- What Got You Here Won’t Get You There: How Successful People Become Even More Successful; by Marshall Goldsmith and Mark Reiter – Sometimes misclassified as just a self-help book for leaders, What Got You Here is actually a great leadership development read for both those who need to smooth out some rough edges in their approach or personality, and those who want to build a constructive company culture that takes the organization to the next level. TheManager especially recommends this book for leaders who consider themselves successful, but also believe they might be perfect. (Chances are, you’re not, and what got you here won’t get you there.)
- First, Break All the Rules: What the World’s Greatest Managers Do Differently; by Marcus Buckingham and Curt Coffman – Focused on performance, among other things, Break All The Rules should be required reading for all managers. The concepts discussed fly in the face of conventional wisdom and may leave you scratching your head at first. Throughout Break All The Rules, commonly held beliefs are exposed as ineffective or destructive – not by the authors, but by the hyper-successful managers they interviewed.
- Good to Great: Why Some Companies Make the Leap … and Others Don’t; by Jim Collins – Although many of the companies Collins identifies as having made the leap from good to great back when this book was first published (2001) have since fallen on hard times (Fannie Mae comes to mind right away), it does not diminish Good to Great’s standing as one of the ten best leadership books of all time. What originally moved Collins’ eleven highlighted companies to the top is what matters, and the principles exposed in his book are still the best roadmap we have for improving entire organizations.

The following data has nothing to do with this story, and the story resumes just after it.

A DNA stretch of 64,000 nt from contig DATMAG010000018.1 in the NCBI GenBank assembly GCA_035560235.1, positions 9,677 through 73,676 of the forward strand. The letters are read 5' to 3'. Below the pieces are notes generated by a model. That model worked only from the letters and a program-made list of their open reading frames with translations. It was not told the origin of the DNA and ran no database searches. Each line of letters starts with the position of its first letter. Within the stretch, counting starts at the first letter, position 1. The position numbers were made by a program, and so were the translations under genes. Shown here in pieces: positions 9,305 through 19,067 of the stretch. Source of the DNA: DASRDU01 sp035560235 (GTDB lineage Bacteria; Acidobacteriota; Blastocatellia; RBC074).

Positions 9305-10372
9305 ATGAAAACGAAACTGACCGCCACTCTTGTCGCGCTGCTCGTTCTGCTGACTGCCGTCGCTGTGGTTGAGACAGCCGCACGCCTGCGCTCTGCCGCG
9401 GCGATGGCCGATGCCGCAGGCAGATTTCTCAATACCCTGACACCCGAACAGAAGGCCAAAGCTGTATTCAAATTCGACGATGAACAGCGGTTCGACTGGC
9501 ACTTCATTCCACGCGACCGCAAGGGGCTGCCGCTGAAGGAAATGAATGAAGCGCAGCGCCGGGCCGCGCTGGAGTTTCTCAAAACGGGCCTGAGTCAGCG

- The Art of War; by Sun Tzu – Even today, business is war, and the teachings of Sun Tzu are still applicable more than 2,500 years after they were first written. While it would be great if we could all sit in a circle wearing just our underwear, hold hands and sing Kumbaya, the hard truth is that not every interaction is going to be fair and not everyone we deal with is going to deal fairly. The Art of War teaches you how to plan, negotiate, and build important interpersonal skills – it is an understatement to say that this work has stood the test of time. (TheManager’s note: make certain you acquire the complete version and not an abbreviated version of this work – you will not be satisfied by the 70-page paperback that is available on some websites.)
- Who Moved My Cheese? An Amazing Way to Deal with Change in Your Work and in Your Life; by Spencer Johnson with Kenneth Blanchard (foreword) – The only authors to have two books on our list, Messrs. Johnson and Blanchard always take a unique approach to teaching the mundane. In Who Moved My Cheese you’ll discover a very quick and entertaining read that helps people and organizations cope with change. Probably the most argued book on this list (our editors were split 50/50 on whether or not to include it), Cheese was included primarily because of the current economic climate we face. Businesses are either changing or closing, and Who Move My Cheese helps you, your leaders and your employees cope with and adapt to it.
Now’s your chance. Where did we go wrong? Which book do you think deserves to be on the list? Make your case by leaving comments. (We promise to post all comments except those that contain profanity or make fun of us, or both.)